By Angela Chen and Shalini Ramachandran
Charter Communications Inc. on Tuesday posted second-quarter sales growth of 7.6%, slightly higher than analysts had expected, thanks to increases in Internet and commercial revenue.
In May, Charter agreed to merge with Time Warner Cable in a $55 billion cash-and-stock deal, giving cable mogul John Malone the prize he has been chasing for two years. The acquisition by Charter, which is backed by Mr. Malone's Liberty Broadband Corp., would vault the cable operator into the ranks of the biggest U.S. broadband and pay-television companies.
Charter could eventually use its larger size to push back on big TV channel owners, like Time Warner Inc.'s HBO, as they experiment with new Web products outside of the TV bundle.
On a conference call with analysts, Charter Chief Executive Tom Rutledge said that when traditional TV networks go "over the top," they "lower their value to us" and "they may or may not be carried in the future as a result of that." Mr. Rutledge said that trend could actually benefit cable operators' costs, since they are likely to pay less for such channels. "Like all things, no trend goes unchecked forever," he said.
Mr. Rutledge's comments came as Charter is trying to win regulatory approval for its deal to buy Time Warner Cable and smaller operator Bright House Networks LLC. The deal was struck only a month after Time Warner Cable went back on the block after Comcast terminated the companies' planned $45.2 billion merger in the face of serious pushback from Washington regulators.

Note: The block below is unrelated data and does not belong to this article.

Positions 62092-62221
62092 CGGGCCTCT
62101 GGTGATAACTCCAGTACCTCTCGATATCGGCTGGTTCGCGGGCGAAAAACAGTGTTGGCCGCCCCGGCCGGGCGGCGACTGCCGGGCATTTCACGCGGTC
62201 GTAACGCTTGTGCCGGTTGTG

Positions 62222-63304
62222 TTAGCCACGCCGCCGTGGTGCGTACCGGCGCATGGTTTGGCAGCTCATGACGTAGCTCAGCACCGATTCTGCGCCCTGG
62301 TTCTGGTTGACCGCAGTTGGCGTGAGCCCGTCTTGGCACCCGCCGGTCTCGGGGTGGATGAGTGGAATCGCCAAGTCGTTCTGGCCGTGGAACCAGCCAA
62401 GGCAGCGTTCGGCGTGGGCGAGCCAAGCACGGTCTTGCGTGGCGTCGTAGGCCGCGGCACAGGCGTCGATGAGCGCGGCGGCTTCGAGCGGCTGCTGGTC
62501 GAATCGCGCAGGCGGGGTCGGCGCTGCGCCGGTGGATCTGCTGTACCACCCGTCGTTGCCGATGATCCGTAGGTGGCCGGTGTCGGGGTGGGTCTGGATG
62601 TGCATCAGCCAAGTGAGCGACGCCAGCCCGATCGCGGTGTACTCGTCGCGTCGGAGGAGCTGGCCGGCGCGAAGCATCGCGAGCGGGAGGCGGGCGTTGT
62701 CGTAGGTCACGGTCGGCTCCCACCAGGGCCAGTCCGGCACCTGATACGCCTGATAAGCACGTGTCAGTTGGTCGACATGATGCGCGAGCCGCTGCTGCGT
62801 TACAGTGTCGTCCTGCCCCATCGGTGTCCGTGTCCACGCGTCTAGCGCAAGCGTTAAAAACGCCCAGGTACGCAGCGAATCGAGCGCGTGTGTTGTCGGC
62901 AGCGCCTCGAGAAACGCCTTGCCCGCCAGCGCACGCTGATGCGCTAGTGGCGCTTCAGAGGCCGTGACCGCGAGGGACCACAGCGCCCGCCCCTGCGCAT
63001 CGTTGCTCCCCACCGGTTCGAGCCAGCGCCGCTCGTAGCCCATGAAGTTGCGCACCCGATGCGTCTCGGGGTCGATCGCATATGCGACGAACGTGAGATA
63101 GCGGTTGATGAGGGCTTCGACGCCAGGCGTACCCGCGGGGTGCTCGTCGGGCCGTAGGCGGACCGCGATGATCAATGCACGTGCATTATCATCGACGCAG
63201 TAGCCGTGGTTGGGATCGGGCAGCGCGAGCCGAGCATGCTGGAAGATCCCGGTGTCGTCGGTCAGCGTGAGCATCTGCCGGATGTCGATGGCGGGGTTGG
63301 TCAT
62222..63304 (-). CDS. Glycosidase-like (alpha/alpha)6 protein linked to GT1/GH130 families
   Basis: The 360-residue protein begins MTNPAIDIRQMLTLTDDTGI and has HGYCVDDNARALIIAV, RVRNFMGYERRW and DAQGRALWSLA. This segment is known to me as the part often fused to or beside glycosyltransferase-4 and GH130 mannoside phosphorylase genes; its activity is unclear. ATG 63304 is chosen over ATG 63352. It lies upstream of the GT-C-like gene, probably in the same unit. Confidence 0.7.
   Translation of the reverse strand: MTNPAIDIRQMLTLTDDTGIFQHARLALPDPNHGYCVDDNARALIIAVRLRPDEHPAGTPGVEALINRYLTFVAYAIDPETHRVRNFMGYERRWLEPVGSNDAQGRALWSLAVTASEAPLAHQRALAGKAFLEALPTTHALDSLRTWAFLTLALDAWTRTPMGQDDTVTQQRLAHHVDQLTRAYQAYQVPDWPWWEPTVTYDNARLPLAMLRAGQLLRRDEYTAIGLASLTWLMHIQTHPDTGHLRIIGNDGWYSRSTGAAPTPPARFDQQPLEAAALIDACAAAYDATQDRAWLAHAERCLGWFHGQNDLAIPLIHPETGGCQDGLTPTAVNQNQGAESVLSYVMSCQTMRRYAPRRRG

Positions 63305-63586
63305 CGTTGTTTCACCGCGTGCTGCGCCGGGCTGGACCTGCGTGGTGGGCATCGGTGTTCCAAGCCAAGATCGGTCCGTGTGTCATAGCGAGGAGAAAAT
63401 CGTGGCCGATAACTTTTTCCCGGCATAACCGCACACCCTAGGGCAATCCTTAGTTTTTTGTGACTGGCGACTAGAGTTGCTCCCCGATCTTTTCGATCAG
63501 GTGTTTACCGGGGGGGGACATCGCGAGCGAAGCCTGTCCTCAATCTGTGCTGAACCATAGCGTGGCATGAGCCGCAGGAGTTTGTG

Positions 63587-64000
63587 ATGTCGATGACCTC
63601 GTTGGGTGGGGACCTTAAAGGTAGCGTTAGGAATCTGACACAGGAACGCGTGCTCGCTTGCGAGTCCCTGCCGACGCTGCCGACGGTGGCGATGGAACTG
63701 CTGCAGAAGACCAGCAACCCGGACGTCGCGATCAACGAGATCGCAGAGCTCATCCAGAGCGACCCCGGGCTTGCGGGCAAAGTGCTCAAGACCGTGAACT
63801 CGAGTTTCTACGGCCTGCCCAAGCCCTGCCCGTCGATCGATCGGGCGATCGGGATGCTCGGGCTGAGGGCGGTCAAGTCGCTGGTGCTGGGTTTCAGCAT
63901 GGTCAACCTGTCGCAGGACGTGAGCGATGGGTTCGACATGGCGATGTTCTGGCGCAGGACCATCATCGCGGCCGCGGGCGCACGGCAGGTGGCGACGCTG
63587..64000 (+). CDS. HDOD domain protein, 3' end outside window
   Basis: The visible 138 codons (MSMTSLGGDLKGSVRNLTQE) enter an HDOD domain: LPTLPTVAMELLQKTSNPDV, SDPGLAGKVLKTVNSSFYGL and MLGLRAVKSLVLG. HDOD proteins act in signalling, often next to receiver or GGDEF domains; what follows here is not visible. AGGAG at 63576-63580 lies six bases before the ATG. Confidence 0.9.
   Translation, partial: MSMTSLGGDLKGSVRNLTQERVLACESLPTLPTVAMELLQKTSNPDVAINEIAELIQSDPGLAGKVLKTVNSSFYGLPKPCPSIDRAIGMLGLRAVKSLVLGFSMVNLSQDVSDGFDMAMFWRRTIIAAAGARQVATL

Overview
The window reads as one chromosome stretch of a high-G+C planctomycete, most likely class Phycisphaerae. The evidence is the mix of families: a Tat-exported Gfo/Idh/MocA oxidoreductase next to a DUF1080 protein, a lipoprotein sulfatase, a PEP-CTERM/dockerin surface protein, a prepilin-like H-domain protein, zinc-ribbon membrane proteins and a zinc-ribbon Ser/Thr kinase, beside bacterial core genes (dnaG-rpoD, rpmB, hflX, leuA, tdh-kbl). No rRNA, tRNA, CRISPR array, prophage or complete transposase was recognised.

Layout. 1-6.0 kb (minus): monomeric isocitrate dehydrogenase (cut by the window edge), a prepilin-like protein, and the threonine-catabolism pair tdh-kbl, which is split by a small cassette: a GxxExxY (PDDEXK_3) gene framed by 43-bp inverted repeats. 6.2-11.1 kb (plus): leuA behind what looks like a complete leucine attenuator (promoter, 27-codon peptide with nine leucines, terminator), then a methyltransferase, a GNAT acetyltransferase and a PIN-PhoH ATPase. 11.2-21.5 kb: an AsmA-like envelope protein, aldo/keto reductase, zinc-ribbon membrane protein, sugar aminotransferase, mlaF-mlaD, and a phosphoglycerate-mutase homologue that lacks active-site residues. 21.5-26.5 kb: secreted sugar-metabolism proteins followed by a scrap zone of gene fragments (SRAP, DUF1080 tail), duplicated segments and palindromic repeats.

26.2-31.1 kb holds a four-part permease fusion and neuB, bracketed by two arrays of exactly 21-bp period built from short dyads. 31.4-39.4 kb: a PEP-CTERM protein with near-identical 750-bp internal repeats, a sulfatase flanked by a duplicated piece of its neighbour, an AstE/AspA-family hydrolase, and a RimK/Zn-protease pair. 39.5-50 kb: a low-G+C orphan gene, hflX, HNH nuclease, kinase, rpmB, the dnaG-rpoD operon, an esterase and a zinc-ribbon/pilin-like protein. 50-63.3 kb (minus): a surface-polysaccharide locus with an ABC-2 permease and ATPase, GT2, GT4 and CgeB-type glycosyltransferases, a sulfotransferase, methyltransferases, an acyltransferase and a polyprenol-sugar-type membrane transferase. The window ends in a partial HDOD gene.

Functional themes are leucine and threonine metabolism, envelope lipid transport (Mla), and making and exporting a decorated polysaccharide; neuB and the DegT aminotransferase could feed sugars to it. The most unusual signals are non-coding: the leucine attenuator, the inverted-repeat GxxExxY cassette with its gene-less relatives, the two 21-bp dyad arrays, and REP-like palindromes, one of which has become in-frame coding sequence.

Nevertheless, analysts remain largely bullish on prospects for the Charter-TWC deal winning regulatory approval, especially after Charter scored a recent endorsement from Netflix Inc., one of the loudest opponents of the ill-fated Comcast merger. MoffettNathanson Research on Tuesday gave the deal an 80% chance of approval and said those odds might actually be too low.
Overall, Charter posted a wider net loss of $122 million, or $1.09 a share, compared with a year-earlier loss of $45 million, or 42 cents a share. Revenue increased to $2.43 billion from $2.26 billion. Analysts had expected revenue of $2.42 billion.
Charter's stock rose 1.9% to $190.84 as of midday Tuesday. The shares had increased about 12% this year through Monday's close.
Charter lost 33,000 residential video customers in the quarter, compared with a loss of 29,000 in the year-ago period. Video revenues totaled $1.15 billion, up 3.4% from the year before.
Internet revenues grew 16.5% to $743 million. The company added 70,000 Internet customers, stronger than the 49,000 added a year ago.
Commercial revenues rose 14% to $278 million, driven by higher sales to small and medium-size business customers and to carrier customers.
However, voice revenues fell 7.3% to $135 million, due to value-based pricing and revenue allocation from higher bundling.
The quarter includes a $128 million loss on debt extinguishment, a $26 million charge related to the Comcast transaction and $19 million of other charges. The increase in net loss was mostly due to these extra charges.
Charter expects capital expenditures of $1.7 billion in 2015.
Write to Angela Chen at email@example.com